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What Does it Mean to be ‘At Home’ These Days?


Welcome. I write from home because home is where I work, but I’m not always at home any longer. I’ve been to a hardware store this week, a pizzeria, a convenience store and the chandlery for a length of rope, which for someone who’s only been to the supermarket like five times since March seems like a lot of progress. This weekend I’m going to a bookstore. I want to read “Crooked Hallelujah,” by Kelli Jo Ford. I might hit the beach to do it.

What does it mean now, to be “at home”? Some have been at work throughout the pandemic, performing essential services. Others have barely left their bedrooms. People are experiencing the reopening of the country in different ways in different regions. They are responding to it differently, too. Here are the people with no masks, crowding tight near a bar. There is the man sternly saying, “Six feet!” to the woman too close behind him in line outside the bank. Some feel wild with freedom. Others remain cautious, even scared.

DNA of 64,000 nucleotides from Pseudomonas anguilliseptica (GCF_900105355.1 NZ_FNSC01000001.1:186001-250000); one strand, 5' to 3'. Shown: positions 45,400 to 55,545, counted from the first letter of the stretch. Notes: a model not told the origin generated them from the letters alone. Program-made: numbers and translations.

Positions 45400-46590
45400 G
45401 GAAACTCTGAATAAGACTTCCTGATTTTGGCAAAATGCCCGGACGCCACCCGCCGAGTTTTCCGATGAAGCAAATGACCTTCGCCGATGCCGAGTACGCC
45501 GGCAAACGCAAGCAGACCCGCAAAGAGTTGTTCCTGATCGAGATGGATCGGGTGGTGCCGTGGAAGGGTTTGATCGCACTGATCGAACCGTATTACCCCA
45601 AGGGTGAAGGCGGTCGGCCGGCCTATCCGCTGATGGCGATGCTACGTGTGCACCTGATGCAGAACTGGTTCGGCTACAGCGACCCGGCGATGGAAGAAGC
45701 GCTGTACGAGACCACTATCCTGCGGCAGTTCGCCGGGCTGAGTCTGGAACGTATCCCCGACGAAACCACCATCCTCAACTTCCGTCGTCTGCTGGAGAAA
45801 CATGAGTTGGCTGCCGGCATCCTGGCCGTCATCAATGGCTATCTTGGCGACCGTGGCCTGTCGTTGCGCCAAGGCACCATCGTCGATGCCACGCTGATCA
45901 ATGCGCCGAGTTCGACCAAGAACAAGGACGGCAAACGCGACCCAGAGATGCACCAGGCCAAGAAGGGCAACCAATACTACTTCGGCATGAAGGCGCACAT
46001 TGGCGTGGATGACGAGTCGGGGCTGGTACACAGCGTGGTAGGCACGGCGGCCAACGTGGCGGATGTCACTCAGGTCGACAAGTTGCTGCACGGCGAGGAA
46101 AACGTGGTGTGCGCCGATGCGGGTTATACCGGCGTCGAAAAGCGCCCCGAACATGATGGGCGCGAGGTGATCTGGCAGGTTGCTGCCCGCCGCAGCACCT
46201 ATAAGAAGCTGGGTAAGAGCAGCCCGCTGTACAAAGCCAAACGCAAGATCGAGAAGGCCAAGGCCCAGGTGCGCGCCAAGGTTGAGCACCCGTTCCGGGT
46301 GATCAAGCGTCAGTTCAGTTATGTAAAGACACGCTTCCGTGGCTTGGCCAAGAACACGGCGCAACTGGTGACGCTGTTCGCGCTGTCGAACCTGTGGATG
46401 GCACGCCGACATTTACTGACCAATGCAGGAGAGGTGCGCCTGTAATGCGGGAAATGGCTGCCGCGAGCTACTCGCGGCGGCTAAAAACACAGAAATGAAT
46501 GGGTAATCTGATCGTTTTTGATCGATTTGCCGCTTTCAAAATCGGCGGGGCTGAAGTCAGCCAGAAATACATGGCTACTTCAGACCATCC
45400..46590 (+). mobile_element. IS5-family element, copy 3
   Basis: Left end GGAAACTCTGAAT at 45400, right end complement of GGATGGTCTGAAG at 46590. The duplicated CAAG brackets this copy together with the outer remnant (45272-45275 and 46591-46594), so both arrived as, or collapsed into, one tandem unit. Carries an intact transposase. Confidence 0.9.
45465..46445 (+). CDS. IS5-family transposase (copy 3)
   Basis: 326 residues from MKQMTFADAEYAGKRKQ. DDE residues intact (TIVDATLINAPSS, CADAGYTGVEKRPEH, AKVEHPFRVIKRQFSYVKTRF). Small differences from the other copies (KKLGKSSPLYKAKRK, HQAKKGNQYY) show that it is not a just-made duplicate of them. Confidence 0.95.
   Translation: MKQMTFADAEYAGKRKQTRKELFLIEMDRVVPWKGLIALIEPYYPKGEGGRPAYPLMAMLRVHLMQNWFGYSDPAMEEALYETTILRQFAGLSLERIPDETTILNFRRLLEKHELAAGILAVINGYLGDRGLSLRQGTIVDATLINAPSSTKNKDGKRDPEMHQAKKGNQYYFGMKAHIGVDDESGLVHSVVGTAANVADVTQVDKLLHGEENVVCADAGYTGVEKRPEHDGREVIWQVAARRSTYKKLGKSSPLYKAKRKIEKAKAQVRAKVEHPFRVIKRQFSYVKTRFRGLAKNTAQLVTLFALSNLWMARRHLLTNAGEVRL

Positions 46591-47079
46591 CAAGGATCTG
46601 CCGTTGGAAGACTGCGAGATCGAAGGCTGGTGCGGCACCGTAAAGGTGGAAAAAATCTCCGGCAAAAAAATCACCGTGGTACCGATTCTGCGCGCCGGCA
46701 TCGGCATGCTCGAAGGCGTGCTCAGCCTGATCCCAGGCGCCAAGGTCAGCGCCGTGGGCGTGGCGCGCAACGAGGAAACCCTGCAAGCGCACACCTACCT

Either way, you’ll be home soon enough. What we do there is crucial to our health and well-being, to our happiness, to our sense that there is actually joy and beauty in the world, despite the news cycles telling us otherwise.

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It’s why we watch “Yellowstone,” maybe, to relish the scenery. It’s definitely why we browse Ed Ruscha’s “Every Building on the Sunset Strip,” from 1966, to imagine ourselves in Los Angeles in the sun. It’s why we bake bread, play Spelling Bee and search around the internet to find rare recordings of Joe Thompson playing music with his cousin Odell Thompson. It’s why we make paper airplanes and ponder our “Hamilton” FAQ.


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